Sharrard closes with the Memphis classic ‘Precious Precious’, on which Turner appears to join his Bo-Keys compadres and deliver some swinging piano and organ.  It’s an enjoyable end to a strong set, at its best to these ears when Sharrard veered to R’n’B with his guitar a key component. All the same, it’s noticeable that when the Bo-Keys put aside the music stands for the arrival of Don Bryant, their playing acquires a more natural zip.
Re:Funk play their trump card - special guest Pee Wee Ellis
Earlier on, Switzerland’s Re:Funk got in a polished groove with a brand of soul-funk that often brought to mind the Average White Band, not least on ‘Show Us What You Got’. They’re a tight nine-piece outfit, capable of pulling off a stuttering dance rhythm with ease, crisp drumming from band leader Dario Milan providing the base for some Stevie Wonder-ish clavinet from Luca Fraula and a fluid guitar solo from Mad Mantello, while Maqs Rossi
provides energetic lead vocals.  ‘Roxette’ is neither the first nor the last big fat groove they deliver, with the rhythm section lock-tight and Francesca Morandi’s bass bubbling busily, while their fun horn trio do their thang.
Re:Funk also have a trump card, in the form of special guest Pee Wee Ellis, the sax player who came up with ‘Cold Sweat’ for James Brown.  And with Ellis safely ensconced front and centre they’re all set to, as the song puts it, have a funky good time.  Ellis’s ‘Chicken’, a piece recorded by Jaco Pastorius among others, is a veritable horn fiesta, Pee Wee showing he’s still got it on his solo in combination with the Re:Funk horn section, complemented by a simpatico organ solo over great drumming and counter-punching bass.
Their bumping and grinding take on ‘Cold Sweat’ is right on the money, and they close with ‘I Feel Good’, much to the satisfaction of the audience.  And just for good measure, Pee Wee is presented with a lifetime achievement award, reflecting his stature. 
Opening the night were Sweethearts, a troupe of schoolgirls from Geelong in Australia,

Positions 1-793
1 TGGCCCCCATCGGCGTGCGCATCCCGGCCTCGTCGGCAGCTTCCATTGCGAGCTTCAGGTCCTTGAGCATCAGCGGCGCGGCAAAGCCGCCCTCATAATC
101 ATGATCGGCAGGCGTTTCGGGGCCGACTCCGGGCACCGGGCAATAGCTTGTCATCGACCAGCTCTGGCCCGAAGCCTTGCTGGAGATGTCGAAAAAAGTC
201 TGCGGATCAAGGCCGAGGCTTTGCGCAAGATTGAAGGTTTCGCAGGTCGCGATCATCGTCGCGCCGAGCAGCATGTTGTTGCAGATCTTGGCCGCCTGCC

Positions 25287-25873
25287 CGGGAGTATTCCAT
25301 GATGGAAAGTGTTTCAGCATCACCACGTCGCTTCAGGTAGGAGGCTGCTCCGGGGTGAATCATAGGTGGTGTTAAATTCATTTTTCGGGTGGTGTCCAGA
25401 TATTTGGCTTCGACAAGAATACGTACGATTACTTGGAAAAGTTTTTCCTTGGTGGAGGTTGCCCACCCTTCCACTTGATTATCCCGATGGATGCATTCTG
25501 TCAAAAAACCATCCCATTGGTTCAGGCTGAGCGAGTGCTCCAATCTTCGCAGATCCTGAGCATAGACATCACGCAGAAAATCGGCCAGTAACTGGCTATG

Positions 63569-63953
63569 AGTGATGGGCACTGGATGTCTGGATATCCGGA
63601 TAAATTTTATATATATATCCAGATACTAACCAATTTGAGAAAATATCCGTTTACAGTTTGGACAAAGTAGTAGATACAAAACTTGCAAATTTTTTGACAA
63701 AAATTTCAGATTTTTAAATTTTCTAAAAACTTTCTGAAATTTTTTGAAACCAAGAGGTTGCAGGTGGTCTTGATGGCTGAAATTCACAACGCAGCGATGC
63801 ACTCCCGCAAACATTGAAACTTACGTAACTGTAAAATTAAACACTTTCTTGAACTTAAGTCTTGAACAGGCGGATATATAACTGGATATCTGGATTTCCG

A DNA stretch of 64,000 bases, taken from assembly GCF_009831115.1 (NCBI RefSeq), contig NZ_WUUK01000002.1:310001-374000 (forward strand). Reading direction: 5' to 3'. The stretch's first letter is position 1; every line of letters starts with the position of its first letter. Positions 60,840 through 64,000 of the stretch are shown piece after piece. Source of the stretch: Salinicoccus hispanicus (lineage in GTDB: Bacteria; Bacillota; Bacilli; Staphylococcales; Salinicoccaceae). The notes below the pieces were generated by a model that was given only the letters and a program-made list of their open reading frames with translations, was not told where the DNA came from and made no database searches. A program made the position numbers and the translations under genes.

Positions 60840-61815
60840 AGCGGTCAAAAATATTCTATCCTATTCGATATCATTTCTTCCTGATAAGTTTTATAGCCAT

Aussie Sweethearts get into a 'Cold Sweat' with Pee Wee Ellis
aged between 13 and 16 years old.  This is the sixth time that a Sweethearts party has visited Porretta, and it’s clear that they’re worth the invite.  With over 20 girls in the company, there can be up to 19 of them onstage at any one time, including 3 backing singers, drums, percussion, two guitars, keys, and – wait for it – six saxophones!  Unsurprisingly, they create a big sound on Jackie Wilson’s ‘Higher And Higher’, and continue to impress as they work their way through a succession of classic covers, a variety of vocalists doing justice to the likes of ‘Shake’ and ‘Mr(s) Pitiful’ – and they do shake the house, especially on ‘Kind Of Girl You Can’t Handle’ (I think), with its choppy rhythm and controlled wah-wah solo.
They get a bit of a leg-up mind you, when Pee Wee Ellis comes on to guest on, yes, ‘Cold Sweat’. They cook it up nicely, and what a thrill it must be for two of the sax players to trade licks with the big man, which they do with gusto.
They close with a belting take on ‘Soul Finger’, segueing via a ‘Peter Gunn’ riff into an equally strong reading of Etta James’ ‘Tell Mama’, and receive warm applause for an impressive exercise in sisters doin’ it for themselves.

You can watch the full 18 July show from the Porretta Soul Festival here.